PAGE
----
At any given time in Texas, thousands of girls are being sold for sex. According to the University of Texas, there are 79,000 girls being sold. It’s a problem that needs to stop, and the state is hoping to do just that.
CBS19 spoke with the Texas Attorney General’s Office about the problem.
Kirsta Melton leads its human trafficking unit. She said the thought of American girls being sold for sex is unfathomable to many, but it’s time the state faces the facts.
"We have people that are willing to buy and sell children for sex, who view them as a couch, or an iPod, or a bike,” Melton said.
Melton said while most people think trafficking involves traveling, it can happen anywhere.
“American citizens, selling American children for sex,” she said.
This probably comes as no surprise, but there is a demand for sex in the U.S., and where there is a demand, there is trafficking.
While the buyers come from different economic backgrounds, races, and ages, Melton said there’s one thing that’s typically always the same – they’re typically men.
Melton believes the demand comes from a normalization of buying sex.
"Twenty years ago, if you wanted to purchase pornography, it was going to be behind a brown wrapper in your 7-11. Now, you can get it on your phone,” she said.
While trafficking is happening more often than you think, researchers didn’t have the numbers to back that up until now.
"We wanted to come up with that number. That total number. That broad look,” said Dixie Hairston, a researcher at the University of Texas School of Social Work.
Her goal was to come up with a credible number of potential victims in the state of Texas.
The study found that at any given time in the state, there are 79,000 girls being sold for sex. They defined a girl as anyone under the age of 25.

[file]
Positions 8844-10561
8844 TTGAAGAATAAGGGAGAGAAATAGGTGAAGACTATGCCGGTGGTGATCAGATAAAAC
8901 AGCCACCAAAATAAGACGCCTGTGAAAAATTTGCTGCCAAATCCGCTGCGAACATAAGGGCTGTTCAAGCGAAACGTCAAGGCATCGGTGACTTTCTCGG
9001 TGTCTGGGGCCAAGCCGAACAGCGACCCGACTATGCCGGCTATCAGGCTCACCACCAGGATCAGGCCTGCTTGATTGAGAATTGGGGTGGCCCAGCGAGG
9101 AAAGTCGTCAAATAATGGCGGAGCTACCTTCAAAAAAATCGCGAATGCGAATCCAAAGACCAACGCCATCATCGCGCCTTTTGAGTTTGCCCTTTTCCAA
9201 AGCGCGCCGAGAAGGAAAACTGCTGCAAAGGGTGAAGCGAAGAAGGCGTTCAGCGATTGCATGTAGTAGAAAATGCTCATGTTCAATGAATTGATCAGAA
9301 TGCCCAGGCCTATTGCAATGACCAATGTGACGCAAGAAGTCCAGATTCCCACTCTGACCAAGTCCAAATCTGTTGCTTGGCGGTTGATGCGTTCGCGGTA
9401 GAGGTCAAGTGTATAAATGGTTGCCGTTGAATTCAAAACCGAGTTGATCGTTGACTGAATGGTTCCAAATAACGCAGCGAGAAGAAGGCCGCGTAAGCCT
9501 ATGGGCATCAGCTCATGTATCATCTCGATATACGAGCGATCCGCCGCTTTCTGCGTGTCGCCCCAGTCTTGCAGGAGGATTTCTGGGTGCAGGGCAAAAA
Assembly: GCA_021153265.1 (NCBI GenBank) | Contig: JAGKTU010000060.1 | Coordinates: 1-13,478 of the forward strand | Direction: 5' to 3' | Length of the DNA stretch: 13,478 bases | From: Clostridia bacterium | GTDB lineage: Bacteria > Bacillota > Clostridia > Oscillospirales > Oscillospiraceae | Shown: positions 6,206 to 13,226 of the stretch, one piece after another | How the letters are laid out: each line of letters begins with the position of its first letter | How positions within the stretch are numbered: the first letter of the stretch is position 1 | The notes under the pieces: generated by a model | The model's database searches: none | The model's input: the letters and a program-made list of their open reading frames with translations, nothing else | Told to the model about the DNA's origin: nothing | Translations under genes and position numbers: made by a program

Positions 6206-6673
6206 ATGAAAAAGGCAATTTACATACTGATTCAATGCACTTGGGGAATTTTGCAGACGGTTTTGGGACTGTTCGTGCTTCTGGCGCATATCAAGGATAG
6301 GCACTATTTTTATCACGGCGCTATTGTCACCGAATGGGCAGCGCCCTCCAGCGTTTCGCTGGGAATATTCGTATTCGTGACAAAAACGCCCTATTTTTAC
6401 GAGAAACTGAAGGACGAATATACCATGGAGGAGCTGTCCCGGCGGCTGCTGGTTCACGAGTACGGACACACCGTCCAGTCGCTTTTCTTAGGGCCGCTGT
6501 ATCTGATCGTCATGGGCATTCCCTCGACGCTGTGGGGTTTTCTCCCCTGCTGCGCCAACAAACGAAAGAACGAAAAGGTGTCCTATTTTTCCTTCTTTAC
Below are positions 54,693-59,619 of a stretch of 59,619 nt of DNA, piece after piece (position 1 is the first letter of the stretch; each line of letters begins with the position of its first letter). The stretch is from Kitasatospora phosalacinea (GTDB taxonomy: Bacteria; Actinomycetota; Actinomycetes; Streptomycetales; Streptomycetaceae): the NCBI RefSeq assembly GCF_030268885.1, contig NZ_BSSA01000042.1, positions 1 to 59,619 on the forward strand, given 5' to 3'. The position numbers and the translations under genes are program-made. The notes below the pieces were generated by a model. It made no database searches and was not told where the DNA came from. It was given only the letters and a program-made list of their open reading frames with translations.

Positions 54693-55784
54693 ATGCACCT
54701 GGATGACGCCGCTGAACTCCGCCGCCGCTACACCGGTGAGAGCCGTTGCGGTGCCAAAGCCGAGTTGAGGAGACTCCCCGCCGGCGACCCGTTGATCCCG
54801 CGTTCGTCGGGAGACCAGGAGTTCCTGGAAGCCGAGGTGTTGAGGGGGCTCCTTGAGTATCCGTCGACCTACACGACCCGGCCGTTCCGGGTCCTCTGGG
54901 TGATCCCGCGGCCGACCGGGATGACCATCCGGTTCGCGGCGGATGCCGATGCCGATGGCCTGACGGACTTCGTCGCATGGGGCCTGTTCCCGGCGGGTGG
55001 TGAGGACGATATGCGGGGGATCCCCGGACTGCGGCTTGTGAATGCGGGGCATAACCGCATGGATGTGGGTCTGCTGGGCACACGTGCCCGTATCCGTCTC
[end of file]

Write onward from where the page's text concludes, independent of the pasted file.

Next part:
She said someone that is 25 may be considered an adult victim of sex trafficking, but they have been experiencing victimization since they were teenagers. Oftentimes, much younger than that.
Melton said most girls are being sold at as young as 15.
“Many of our kids are growing up with the idea that their usefulness – their worth – sits in their sexuality,” Melton said.
To come up with that number, researchers at the University of Texas made a list of trafficking cases in Texas reported to the National Human Trafficking Hotline.
They also spoke with victims and looked at criminal justice data from across the state.
“We went out in the community. We talked to service providers,” Hairston said.
Getting that number is just the beginning.
Researchers want to take a deep dive into communities like Harris county, Lubbock county and the Rio Grande Valley.
While both women agree the numbers aren’t new, they said victims are coming forward, making it easier to keep up with the demand.
“We have had people willing to purchase sex, and willing to purchase sex from children for a very long time,” Melton said. “It hasn’t been called out for what it is, which is modern day slavery.”